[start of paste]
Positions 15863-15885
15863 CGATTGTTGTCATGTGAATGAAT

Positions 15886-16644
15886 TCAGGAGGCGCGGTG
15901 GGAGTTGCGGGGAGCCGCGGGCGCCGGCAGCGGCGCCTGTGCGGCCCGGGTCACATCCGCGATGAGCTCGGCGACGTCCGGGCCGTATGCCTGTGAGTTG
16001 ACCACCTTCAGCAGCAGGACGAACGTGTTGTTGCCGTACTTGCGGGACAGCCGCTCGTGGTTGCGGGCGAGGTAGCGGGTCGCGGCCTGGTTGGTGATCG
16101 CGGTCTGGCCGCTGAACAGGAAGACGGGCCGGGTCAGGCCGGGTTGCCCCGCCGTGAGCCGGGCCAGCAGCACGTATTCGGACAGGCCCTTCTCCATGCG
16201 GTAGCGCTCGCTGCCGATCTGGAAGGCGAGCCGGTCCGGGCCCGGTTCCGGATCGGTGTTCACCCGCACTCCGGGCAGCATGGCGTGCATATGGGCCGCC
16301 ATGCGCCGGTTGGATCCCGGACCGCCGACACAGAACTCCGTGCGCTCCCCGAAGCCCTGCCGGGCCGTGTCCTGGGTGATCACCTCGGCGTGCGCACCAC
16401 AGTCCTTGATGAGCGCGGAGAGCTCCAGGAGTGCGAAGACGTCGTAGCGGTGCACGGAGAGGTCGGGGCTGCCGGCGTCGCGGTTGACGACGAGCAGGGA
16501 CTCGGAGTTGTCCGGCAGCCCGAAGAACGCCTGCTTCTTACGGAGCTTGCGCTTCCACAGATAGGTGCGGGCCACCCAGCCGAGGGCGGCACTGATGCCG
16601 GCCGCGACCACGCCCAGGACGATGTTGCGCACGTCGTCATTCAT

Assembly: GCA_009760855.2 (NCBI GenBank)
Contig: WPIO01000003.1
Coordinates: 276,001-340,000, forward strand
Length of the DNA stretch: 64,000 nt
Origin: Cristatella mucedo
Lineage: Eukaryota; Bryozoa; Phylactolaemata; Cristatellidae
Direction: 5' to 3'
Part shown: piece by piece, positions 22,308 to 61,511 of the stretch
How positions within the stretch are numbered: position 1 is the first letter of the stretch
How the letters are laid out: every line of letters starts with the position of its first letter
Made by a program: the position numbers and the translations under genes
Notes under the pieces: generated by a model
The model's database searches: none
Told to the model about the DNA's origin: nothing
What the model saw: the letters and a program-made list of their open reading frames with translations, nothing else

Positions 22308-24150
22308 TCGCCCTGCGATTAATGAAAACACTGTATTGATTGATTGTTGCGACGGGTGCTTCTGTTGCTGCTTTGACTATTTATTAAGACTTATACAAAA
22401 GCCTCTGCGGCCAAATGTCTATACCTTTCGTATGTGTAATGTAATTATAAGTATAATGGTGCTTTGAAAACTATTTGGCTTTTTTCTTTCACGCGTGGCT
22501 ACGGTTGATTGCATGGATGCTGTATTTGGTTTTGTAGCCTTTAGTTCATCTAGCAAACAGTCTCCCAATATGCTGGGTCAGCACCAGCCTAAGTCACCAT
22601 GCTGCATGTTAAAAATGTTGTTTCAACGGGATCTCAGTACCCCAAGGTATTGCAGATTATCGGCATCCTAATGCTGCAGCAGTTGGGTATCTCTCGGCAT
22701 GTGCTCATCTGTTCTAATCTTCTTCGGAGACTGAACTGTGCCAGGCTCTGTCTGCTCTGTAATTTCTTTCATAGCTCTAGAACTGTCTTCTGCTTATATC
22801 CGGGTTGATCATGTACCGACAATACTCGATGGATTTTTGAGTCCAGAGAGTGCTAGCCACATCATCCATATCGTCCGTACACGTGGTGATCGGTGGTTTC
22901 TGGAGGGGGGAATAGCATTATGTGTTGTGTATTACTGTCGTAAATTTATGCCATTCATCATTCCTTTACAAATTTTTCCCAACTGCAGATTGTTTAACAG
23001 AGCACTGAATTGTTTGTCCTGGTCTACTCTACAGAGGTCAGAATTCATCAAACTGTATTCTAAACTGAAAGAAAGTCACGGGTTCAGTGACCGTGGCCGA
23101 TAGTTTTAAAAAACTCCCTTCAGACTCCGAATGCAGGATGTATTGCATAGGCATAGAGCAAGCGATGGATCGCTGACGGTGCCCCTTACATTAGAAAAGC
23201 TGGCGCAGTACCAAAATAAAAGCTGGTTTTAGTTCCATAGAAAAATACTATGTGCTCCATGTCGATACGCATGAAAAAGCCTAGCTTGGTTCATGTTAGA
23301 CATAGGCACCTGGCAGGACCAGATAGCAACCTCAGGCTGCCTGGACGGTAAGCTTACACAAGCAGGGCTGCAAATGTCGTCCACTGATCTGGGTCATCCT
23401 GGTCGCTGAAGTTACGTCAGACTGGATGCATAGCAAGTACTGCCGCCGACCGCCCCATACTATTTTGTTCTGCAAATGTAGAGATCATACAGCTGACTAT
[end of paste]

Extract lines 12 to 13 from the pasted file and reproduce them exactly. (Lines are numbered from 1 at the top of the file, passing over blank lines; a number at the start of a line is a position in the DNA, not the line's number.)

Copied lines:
16601 GCCGCGACCACGCCCAGGACGATGTTGCGCACGTCGTCATTCAT

Assembly: GCA_009760855.2 (NCBI GenBank)